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One of the things about being married to a soldier is that inadvertently you’ll get orders and move. I like moving, although saying goodbye to new friends can be hard. But if one keeps in mind that many of your friends will move before you do the moving gets easier to accept because it’s just part of the process. You’ll move somewhere new, meet some amazing people you wouldn’t otherwise, they’ll move or you’ll move, and later on down the road you just might be lucky enough to cross paths again.

The thing about our experience is that deployments had defined us before moving to Fort Lee. And there’s something amazing about friendships born out of an experience like that. Some of the women I cherish most deeply are those who helped me through some of the toughest days of a deployment, and vice versa. Some friends feel like family, and so saying hello again after a long separation feels as if one had never left. Perhaps that’s simplifying it but I think you get the gist.

So we were ubber excited to drive up to Richmond to meet up with some friends we had met, and cherished, while at Fort Hood. Keeping in touch has been easy via Facebook but nothing beats laughing, reminiscing, and just being face to face. Over lunch we were able to do just that, and then some.

As an interesting side note, we met this wonderful family when I signed B up for kickball when he was an itty bitty thing (just three years old). It was incredibly fun to watch these kiddos being coached by my friend, who just happened to homeschool as well. Looking at these kids, together, six years later, is amazing to say the least.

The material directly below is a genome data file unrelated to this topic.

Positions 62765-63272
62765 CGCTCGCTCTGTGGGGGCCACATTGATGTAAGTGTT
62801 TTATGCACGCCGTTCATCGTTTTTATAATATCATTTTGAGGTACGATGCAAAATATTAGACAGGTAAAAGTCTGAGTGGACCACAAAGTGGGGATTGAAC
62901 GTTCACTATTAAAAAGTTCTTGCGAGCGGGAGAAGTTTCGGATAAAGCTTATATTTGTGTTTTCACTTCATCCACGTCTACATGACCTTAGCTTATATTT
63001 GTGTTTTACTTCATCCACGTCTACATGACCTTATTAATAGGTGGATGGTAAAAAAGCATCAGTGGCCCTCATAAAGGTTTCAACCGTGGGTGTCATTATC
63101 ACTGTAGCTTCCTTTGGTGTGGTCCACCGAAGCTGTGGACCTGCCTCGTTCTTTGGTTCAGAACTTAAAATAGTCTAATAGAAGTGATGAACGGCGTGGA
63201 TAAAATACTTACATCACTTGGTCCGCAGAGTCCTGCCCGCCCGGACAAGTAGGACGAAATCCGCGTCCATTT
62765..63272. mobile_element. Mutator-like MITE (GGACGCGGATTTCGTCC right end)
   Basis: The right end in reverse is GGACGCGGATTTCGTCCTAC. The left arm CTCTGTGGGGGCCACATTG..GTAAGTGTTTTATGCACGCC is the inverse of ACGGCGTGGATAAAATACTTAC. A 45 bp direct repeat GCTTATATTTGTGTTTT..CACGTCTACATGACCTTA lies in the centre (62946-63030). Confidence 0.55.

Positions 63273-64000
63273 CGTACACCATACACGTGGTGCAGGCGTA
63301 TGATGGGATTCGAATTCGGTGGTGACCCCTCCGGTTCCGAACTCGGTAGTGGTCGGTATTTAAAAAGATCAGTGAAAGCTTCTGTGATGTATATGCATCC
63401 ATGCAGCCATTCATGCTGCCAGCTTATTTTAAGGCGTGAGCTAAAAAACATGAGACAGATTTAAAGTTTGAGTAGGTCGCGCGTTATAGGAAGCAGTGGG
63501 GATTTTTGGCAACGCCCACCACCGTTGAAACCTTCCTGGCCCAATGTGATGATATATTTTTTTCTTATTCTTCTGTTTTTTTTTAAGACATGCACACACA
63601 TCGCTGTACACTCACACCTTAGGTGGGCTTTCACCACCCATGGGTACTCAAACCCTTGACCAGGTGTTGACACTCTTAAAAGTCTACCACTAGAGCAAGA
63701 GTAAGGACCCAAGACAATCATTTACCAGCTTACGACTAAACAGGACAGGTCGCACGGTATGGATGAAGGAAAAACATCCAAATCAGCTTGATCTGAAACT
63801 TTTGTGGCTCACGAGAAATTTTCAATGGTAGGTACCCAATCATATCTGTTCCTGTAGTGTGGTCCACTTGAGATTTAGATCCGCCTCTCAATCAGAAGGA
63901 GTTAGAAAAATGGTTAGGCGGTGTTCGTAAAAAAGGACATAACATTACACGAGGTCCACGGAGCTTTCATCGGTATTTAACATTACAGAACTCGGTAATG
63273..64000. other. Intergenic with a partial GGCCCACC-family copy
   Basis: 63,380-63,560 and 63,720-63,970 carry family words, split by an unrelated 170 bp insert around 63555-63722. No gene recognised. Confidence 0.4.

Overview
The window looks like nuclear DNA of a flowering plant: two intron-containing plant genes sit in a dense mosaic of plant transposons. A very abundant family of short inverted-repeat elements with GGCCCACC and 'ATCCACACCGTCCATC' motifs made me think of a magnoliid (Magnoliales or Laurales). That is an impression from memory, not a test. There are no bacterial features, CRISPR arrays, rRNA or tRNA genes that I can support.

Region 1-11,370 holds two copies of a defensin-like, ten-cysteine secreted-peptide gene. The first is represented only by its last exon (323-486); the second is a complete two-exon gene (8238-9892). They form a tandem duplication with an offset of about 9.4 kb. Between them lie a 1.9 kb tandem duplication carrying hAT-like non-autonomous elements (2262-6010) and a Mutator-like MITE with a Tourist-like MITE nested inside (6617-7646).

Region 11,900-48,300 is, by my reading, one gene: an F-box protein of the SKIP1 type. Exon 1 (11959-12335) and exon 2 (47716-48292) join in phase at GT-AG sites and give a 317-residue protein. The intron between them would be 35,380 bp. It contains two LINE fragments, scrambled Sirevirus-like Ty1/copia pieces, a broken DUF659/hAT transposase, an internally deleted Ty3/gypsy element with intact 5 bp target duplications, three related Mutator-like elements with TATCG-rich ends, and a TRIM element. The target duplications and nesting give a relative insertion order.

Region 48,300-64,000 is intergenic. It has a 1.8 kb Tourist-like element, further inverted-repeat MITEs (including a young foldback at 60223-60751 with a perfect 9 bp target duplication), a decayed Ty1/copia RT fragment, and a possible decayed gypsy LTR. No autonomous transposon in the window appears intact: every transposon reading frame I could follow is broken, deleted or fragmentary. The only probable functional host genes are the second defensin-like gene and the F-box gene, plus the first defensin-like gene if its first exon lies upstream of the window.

So after an incredible lunch with friends The Boys and I decided to check out a new spot in Richmond. We had yet visiting the Virginia Museum of Fine Arts (can you believe it?!) and so it was a natural choice for a quick visit.

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Here is the link for those interested: http://www.vmfa.state.va.us

The three of us enjoy art museums tremendously, but we each have our own unique tastes and preferences. So now that Little B is older it’s become common for the three of us to enter an exhibit hall and disperse, returning to show one another a favorite piece, or an interesting fact about an artist, or some new thing learned about a process or movement or whatever it may be.